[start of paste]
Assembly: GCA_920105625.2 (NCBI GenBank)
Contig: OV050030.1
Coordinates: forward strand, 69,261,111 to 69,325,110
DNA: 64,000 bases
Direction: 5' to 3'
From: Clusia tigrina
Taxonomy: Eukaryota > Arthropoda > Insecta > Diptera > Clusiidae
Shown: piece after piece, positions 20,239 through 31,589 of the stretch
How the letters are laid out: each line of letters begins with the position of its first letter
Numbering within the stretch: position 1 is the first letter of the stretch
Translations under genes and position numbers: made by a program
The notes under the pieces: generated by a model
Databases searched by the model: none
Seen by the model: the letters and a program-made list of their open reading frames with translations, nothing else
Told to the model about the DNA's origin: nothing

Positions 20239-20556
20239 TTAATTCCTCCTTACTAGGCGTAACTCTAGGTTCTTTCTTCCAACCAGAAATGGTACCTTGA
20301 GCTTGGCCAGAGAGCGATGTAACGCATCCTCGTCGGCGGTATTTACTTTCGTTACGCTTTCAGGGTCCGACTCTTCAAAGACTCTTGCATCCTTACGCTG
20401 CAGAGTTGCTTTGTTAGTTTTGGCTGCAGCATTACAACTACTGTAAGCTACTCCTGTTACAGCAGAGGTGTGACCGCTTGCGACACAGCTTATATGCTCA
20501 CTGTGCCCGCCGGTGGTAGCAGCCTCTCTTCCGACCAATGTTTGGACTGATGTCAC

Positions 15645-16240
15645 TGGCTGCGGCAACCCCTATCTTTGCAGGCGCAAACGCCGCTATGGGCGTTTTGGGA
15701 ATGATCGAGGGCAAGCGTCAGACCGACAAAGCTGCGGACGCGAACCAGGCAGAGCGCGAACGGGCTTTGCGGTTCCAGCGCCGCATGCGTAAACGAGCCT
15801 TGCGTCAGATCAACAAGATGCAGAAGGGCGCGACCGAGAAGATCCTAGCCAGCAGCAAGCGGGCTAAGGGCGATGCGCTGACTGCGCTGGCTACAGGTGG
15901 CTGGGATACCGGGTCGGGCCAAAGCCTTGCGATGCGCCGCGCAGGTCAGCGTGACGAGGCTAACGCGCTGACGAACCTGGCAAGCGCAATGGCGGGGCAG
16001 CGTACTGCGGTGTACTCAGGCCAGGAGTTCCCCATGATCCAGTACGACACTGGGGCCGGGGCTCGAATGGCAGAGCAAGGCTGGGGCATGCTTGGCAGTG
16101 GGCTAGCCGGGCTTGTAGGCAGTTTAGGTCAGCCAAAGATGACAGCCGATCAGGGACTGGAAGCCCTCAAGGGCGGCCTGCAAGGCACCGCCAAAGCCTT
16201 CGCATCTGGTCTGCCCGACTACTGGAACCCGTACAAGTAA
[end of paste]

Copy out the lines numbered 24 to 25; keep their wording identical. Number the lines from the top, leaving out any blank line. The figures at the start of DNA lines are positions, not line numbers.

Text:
15801 TGCGTCAGATCAACAAGATGCAGAAGGGCGCGACCGAGAAGATCCTAGCCAGCAGCAAGCGGGCTAAGGGCGATGCGCTGACTGCGCTGGCTACAGGTGG
15901 CTGGGATACCGGGTCGGGCCAAAGCCTTGCGATGCGCCGCGCAGGTCAGCGTGACGAGGCTAACGCGCTGACGAACCTGGCAAGCGCAATGGCGGGGCAG